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Published February 13, 2024
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What Is Capitalised Interest?

Interest is the cost a lender charges you when you borrow money. If you struggle to meet your repayments, you may be at risk of paying capitalised interest.

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Capitalised interest is unpaid interest added to the principal on a loan. This process is known as capitalisation. 

If you are struggling with mortgage stress, you may be able to pause the interest repayments and only reduce the principal. Your repayments will be lower during this pause, as you aren’t paying any interest. However, your lender will add this unpaid interest to your loan’s principal. 

Your lender will then recalculate your interest repayments based on this increased balance, increasing your future repayments. When your unpaid interest capitalises, the amount you owe increases. 

Simply put, any interest you don’t pay during this pause will be added back onto your loan by your lender. So, you will still have to pay down the track. It may give you some temporary relief in times of financial hardship, but you will pay more in total. 

» MORE: How to pay off your mortgage faster

How does capitalised interest work on a mortgage? 

Capitalisation can occur on a mortgage or home loan. Generally, a home loan is made of two parts: the principal, the amount you borrow, and the interest, which is what your lender charges you to borrow the money. 

Each repayment period, you make payments to your bank or lender each repayment period to reduce the principal. You also pay interest based on the size of your loan. If you are struggling to make these repayments, you may be able to temporarily pause the interest portion of your repayments to make each instalment more affordable. 

However, you don’t avoid paying interest altogether. Instead, you are essentially kicking the can down the road, and the unpaid interest goes back into the principal portion of your mortgage. As a result, you’ll pay more in the long term because the more principal remaining on your loan, the more interest you pay.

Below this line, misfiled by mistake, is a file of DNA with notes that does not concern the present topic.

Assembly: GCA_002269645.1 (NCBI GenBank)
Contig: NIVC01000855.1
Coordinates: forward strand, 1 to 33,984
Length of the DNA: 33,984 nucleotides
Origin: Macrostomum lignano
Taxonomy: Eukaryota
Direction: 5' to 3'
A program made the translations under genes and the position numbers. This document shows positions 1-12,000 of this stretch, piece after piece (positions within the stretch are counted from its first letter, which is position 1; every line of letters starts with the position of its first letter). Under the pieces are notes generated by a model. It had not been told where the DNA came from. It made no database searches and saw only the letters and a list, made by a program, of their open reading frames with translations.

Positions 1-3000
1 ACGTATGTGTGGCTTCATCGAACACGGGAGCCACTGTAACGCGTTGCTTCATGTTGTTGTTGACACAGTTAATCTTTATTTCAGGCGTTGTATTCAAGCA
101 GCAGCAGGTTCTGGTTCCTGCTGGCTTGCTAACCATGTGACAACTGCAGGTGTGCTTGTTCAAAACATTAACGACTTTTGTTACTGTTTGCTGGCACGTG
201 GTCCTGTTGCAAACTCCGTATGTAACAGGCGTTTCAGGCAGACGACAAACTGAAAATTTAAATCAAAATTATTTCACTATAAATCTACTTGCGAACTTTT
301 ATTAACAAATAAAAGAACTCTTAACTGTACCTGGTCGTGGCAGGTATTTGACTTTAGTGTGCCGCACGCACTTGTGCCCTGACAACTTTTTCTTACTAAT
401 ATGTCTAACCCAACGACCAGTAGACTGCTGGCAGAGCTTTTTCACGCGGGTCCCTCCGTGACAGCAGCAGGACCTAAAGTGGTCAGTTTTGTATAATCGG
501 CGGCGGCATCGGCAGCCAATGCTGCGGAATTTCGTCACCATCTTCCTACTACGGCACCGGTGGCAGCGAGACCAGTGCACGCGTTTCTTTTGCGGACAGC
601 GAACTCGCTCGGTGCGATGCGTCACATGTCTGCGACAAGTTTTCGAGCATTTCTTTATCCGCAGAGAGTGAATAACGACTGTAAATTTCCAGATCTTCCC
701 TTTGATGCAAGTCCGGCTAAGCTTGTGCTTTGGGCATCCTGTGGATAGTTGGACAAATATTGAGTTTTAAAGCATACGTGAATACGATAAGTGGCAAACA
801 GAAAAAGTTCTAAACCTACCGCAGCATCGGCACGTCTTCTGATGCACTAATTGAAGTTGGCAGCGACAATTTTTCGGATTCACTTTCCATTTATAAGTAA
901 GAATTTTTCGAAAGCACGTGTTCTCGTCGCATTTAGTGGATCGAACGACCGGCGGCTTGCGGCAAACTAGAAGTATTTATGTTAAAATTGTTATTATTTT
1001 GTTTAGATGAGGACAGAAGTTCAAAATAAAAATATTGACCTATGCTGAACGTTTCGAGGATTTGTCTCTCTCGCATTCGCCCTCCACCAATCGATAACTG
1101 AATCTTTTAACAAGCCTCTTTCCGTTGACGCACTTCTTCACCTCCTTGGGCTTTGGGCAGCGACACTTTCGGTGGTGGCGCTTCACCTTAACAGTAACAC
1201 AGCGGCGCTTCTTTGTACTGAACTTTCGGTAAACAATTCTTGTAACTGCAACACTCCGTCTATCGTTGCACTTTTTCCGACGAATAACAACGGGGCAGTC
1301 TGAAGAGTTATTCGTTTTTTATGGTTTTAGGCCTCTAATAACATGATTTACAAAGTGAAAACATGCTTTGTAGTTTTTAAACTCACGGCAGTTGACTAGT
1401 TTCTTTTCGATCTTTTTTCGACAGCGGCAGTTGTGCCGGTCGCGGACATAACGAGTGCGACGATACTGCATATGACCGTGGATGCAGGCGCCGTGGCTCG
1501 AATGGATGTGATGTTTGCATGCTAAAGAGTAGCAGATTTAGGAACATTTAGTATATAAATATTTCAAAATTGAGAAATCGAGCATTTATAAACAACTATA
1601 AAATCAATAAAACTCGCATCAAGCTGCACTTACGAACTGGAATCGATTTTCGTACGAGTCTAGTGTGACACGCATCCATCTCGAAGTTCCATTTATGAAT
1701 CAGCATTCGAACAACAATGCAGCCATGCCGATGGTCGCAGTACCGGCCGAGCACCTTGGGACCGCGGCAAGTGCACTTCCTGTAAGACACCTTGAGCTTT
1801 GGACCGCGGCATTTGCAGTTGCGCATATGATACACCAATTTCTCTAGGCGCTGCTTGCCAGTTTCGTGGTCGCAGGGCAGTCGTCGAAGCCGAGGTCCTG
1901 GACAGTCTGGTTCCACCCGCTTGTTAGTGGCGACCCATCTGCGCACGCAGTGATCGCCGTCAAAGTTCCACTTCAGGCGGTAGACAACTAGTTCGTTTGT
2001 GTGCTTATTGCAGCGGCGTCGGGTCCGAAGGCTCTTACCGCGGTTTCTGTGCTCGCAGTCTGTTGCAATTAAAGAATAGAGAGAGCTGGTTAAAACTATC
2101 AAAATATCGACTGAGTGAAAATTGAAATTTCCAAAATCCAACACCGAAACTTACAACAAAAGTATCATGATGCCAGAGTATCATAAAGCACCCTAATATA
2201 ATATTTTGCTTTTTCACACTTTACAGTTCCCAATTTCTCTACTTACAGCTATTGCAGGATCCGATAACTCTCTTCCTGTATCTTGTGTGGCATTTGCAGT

It’s important to understand how capitalisation can impact you before you end up in financial hardship and, if possible, try to avoid it. 

If you are struggling to meet your home loan repayments — or are at risk of missing a repayment — you should notify your lender to find out what alternatives are available. Missing repayments can impact your credit score and put you at risk of defaulting on your mortgage. 

» MORE: How to avoid mortgage stress

Example of capitalised interest: 

Susan has a $400,000 mortgage. If her interest rate is 5% and the loan term is 25 years, her usual repayments would be $2,338 per month. If Susan fulfils her loan requirements, she will pay $301,508 in interest over the life of this loan. 

After some time, she has paid off $50,000 of her principal. However, she cannot meet her monthly repayments as she was injured and unable to work for six months. 

Instead of her usual repayments, she pays $1,338 a month for these six months. The interest she doesn’t pay during that period capitalises on her home loan. This capitalisation period could add approximately $4,523 in interest to her total loan, which she will pay off during the loan period. So, her future monthly repayments are now higher than the $2,338 she used to pay.

This hypothetical scenario uses simplified calculations and assumptions on an unchanging interest rate. Individual circumstances and market fluctuations would change these costs. However, this illustrates the potential future cost of even a six-month pause in the interest portion of your mortgage.

How to avoid paying capitalised interest

There are a few alternatives to paying capitalised interest on your home loan. Talk to your lender first to see what they can do for you or what they recommend. 

Some options may be: 

  • Short-term lowering of repayments. Sometimes, you can go on a reduced payment plan for a short time. Eligibility will depend on your situation and your lender, but they may allow you to make smaller repayments to help you avoid default.
  • Interest-only repayments. Some lenders may allow you to switch your repayments to ‘interest only’. However, this means you won’t reduce your principal, so it is a risky alternative.
  • Refinancing. If you have a high interest rate, refinancing to a mortgage with a lower rate may help. This move could reduce your repayments and total interest over the life of the loan. 


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